Canfor Corporation said Tuesday it is extending production curtailments at “select” B.C. sawmills for a further two weeks.
The expected restart date for the company’s Prince George Sawmill and its Plateau sawmill in Vanderhoof is now January 30 and for its Chetwynd and Houston operations, January 23.
Four-week curtailments for Prince George Sawmill and Plateau sawmill in Vanderhoof had beeninvoked starting December 19 while the Polar operation at Bear Lake was subjected to a three-week curtailment.
A four-week curtailment at Canfor’s Intercontinental Pulp Mill was subsequently imposed due to the lack of available economic fibre as a result of sawmill curtailments.
In a statement, the company cited “ongoing weak market conditions and the lack of available economic fibre” for the most-recent move.
As of the week ending December 9, the price of western spruce, pine and fir stood at $390 per thousand board feet, according to Madison’s Lumber Reporter. Analysts say $500 is the break even point.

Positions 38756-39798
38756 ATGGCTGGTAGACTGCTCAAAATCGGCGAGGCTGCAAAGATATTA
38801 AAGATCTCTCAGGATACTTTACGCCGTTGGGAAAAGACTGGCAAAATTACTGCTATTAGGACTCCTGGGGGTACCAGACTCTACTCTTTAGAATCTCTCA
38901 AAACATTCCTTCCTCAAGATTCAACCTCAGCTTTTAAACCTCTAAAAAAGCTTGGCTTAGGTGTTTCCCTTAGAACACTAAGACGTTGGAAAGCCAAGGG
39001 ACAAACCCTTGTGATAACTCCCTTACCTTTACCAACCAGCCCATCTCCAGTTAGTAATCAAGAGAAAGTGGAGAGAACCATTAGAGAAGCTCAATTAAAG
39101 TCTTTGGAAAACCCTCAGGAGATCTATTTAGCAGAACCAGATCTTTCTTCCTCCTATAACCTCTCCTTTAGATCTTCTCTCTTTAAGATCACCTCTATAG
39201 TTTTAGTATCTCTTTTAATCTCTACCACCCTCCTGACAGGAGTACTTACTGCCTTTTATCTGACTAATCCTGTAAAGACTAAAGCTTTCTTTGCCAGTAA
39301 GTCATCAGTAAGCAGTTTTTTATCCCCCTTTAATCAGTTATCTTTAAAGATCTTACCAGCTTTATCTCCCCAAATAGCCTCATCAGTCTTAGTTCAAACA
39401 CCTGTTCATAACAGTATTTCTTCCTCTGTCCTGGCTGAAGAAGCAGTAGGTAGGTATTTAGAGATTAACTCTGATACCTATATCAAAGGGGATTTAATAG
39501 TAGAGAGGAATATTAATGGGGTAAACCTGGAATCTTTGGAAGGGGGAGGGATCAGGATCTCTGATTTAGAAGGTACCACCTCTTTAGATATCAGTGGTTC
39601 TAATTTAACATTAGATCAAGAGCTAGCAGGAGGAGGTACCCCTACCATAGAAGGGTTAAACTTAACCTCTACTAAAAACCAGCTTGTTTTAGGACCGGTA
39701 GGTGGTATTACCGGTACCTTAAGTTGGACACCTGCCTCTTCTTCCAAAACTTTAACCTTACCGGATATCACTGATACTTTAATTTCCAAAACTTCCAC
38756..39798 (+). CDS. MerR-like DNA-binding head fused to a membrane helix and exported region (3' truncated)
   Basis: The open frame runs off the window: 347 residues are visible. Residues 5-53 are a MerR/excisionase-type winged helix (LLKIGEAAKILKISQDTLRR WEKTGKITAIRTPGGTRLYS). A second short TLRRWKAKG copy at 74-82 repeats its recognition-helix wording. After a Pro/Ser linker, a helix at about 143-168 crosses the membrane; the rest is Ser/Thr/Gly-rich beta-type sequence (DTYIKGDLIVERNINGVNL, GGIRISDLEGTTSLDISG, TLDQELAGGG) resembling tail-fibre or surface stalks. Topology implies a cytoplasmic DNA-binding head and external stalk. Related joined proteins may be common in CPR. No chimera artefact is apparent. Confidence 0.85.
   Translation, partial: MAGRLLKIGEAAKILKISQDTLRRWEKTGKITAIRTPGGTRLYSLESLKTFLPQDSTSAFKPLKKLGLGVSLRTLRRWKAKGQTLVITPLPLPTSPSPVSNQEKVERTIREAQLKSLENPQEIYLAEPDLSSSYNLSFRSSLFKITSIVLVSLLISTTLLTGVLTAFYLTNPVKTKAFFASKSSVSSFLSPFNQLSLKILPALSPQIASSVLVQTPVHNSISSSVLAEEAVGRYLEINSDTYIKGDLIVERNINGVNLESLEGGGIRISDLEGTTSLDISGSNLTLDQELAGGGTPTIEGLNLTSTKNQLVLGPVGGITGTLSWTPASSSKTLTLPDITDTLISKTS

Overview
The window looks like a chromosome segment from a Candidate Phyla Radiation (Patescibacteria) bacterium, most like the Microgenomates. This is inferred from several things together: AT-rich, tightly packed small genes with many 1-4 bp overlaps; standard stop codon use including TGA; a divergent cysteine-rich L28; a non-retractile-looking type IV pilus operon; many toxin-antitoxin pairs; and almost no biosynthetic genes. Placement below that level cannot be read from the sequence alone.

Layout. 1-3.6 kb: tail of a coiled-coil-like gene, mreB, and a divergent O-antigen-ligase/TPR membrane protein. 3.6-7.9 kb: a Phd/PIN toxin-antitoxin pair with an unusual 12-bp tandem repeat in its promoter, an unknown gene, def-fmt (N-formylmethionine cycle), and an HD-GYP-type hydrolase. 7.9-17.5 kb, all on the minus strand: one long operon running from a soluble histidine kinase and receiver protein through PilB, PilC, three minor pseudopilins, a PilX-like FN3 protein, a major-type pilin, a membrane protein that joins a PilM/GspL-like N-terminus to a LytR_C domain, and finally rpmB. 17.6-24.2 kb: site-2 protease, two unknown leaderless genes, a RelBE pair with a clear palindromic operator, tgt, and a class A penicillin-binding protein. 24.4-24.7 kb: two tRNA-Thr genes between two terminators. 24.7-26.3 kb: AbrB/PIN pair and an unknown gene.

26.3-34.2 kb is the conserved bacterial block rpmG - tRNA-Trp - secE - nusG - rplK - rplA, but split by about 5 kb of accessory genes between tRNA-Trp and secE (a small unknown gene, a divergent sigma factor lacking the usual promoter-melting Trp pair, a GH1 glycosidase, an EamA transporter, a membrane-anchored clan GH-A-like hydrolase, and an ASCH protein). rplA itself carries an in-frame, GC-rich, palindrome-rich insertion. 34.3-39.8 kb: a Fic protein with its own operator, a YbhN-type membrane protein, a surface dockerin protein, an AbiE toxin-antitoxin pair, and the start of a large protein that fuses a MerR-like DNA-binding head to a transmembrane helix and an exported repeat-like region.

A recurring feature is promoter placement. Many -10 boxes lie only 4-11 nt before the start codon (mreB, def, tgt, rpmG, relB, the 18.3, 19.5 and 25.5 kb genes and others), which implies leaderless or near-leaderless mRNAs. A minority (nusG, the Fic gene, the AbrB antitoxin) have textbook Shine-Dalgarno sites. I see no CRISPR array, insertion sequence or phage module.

Canfor’s sawmills in Alberta were not included in the extension.
In December, analyst Russ Taylor noted that Canfor said it anticipates the majority of its B.C. sawmills will operate below full capacity in the new year, indicating its Alberta operations will be back to running at current levels by early 2023 while those in this province will not.
He said that’s a function of the difference in the way stumpage works in the two provinces. Whereas it’s adjusted on a monthly basis in Alberta, it’s updated annually and quarterly in B.C., creating a lag effect.
As a consequence, he said Canfor made “outrageous profit” when the price of lumber was high and stumpage low, only to then endure stumpage that is too high relative to the market.
However, Taylor doubts the system used in B.C. will be changed anytime soon.
“It’s been this way since 2004 when the whole formula was devised around the U.S. softwood lumber deal,” he said. “This formula is tied to the Americans overseeing our forest policy and our stumpage formula so, no chance.”
The curtailment will reduce production by about 21 million board feet in addition to the 150 million board feet that was part of the previous curtailment.
Canfor “will continue to adjust operating rates to align with market conditions and the available supply of economically viable timber,” the company said in the statement.